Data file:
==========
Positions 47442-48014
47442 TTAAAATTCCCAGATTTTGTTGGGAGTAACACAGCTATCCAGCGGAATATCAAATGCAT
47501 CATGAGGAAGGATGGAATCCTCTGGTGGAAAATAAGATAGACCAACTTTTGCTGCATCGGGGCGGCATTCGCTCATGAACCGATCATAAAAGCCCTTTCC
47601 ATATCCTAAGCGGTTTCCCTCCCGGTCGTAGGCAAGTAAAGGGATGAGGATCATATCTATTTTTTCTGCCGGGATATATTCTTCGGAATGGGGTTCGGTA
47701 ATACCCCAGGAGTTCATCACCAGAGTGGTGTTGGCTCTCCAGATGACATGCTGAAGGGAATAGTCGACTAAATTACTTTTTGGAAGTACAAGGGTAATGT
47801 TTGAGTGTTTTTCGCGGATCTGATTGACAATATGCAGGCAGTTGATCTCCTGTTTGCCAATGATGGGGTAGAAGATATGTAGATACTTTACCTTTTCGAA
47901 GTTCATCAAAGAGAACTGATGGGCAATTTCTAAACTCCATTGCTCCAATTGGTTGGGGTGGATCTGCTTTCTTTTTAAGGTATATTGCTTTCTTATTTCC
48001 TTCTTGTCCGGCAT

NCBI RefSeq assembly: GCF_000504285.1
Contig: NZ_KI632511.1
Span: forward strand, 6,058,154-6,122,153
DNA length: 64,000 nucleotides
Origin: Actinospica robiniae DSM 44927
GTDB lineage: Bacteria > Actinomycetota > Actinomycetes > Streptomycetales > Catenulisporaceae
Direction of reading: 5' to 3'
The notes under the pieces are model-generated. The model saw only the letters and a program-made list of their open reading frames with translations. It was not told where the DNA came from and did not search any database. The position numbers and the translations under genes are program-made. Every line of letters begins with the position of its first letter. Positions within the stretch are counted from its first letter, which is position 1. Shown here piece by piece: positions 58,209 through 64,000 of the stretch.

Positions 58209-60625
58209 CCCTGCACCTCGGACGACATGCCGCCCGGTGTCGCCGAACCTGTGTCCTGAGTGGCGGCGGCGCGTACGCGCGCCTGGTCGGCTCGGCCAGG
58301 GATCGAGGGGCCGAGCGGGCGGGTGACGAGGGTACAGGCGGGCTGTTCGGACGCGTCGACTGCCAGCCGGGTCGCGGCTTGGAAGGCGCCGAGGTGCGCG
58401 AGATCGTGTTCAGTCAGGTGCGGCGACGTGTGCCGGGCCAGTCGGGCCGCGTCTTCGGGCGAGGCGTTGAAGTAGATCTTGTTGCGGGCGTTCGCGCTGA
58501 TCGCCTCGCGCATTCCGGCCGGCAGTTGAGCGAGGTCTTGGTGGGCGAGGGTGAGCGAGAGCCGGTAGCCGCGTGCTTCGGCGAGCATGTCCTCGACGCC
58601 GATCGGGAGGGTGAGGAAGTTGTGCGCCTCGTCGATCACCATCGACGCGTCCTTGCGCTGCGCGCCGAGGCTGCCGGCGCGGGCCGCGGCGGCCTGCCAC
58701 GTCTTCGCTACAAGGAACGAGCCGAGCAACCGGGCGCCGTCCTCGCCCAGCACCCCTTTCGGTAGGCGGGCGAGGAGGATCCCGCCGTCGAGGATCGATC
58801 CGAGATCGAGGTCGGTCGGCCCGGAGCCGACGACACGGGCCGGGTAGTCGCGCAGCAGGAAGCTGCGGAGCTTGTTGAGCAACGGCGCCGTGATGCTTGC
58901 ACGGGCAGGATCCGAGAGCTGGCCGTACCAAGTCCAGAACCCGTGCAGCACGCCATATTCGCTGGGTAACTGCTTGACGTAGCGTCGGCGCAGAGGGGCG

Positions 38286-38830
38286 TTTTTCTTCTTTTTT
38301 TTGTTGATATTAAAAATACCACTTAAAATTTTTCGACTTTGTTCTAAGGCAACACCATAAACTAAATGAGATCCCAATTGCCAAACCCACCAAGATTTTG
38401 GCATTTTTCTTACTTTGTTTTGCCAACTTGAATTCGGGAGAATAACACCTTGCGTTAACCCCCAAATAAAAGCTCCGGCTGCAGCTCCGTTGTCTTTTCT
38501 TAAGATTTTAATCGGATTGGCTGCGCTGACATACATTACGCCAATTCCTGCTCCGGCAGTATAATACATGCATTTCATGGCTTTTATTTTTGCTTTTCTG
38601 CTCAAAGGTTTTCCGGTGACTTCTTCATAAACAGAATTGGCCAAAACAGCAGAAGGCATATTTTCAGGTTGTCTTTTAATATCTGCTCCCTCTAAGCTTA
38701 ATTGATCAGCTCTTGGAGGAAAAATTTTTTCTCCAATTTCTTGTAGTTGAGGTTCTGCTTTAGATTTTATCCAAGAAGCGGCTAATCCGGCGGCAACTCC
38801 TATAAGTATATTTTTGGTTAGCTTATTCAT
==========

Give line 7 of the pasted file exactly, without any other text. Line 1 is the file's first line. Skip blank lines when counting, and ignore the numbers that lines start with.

47901 GTTCATCAAAGAGAACTGATGGGCAATTTCTAAACTCCATTGCTCCAATTGGTTGGGGTGGATCTGCTTTCTTTTTAAGGTATATTGCTTTCTTATTTCC